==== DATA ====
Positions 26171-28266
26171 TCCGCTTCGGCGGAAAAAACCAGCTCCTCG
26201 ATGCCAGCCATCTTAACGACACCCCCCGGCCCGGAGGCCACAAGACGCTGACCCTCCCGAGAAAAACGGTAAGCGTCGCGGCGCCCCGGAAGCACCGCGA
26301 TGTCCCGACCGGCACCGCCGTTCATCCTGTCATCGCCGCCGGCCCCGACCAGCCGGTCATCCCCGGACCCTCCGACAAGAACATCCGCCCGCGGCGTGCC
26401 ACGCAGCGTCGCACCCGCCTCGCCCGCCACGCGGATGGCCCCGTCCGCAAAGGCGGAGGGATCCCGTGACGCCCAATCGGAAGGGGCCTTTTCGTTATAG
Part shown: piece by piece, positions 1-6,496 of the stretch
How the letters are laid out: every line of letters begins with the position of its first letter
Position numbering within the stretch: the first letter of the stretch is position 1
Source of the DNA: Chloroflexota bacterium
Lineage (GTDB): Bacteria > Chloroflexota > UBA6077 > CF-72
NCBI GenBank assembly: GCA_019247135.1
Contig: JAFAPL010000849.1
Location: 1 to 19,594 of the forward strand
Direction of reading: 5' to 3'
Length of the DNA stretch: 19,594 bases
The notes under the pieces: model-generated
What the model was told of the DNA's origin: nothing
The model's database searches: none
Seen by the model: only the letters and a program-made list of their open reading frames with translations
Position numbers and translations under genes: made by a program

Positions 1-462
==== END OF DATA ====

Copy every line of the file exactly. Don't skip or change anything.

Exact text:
Positions 26171-28266
26171 TCCGCTTCGGCGGAAAAAACCAGCTCCTCG
26201 ATGCCAGCCATCTTAACGACACCCCCCGGCCCGGAGGCCACAAGACGCTGACCCTCCCGAGAAAAACGGTAAGCGTCGCGGCGCCCCGGAAGCACCGCGA
26301 TGTCCCGACCGGCACCGCCGTTCATCCTGTCATCGCCGCCGGCCCCGACCAGCCGGTCATCCCCGGACCCTCCGACAAGAACATCCGCCCGCGGCGTGCC
26401 ACGCAGCGTCGCACCCGCCTCGCCCGCCACGCGGATGGCCCCGTCCGCAAAGGCGGAGGGATCCCGTGACGCCCAATCGGAAGGGGCCTTTTCGTTATAG
Part shown: piece by piece, positions 1-6,496 of the stretch
How the letters are laid out: every line of letters begins with the position of its first letter
Position numbering within the stretch: the first letter of the stretch is position 1
Source of the DNA: Chloroflexota bacterium
Lineage (GTDB): Bacteria > Chloroflexota > UBA6077 > CF-72
NCBI GenBank assembly: GCA_019247135.1
Contig: JAFAPL010000849.1
Location: 1 to 19,594 of the forward strand
Direction of reading: 5' to 3'
Length of the DNA stretch: 19,594 bases
The notes under the pieces: model-generated
What the model was told of the DNA's origin: nothing
The model's database searches: none
Seen by the model: only the letters and a program-made list of their open reading frames with translations
Position numbers and translations under genes: made by a program

Positions 1-462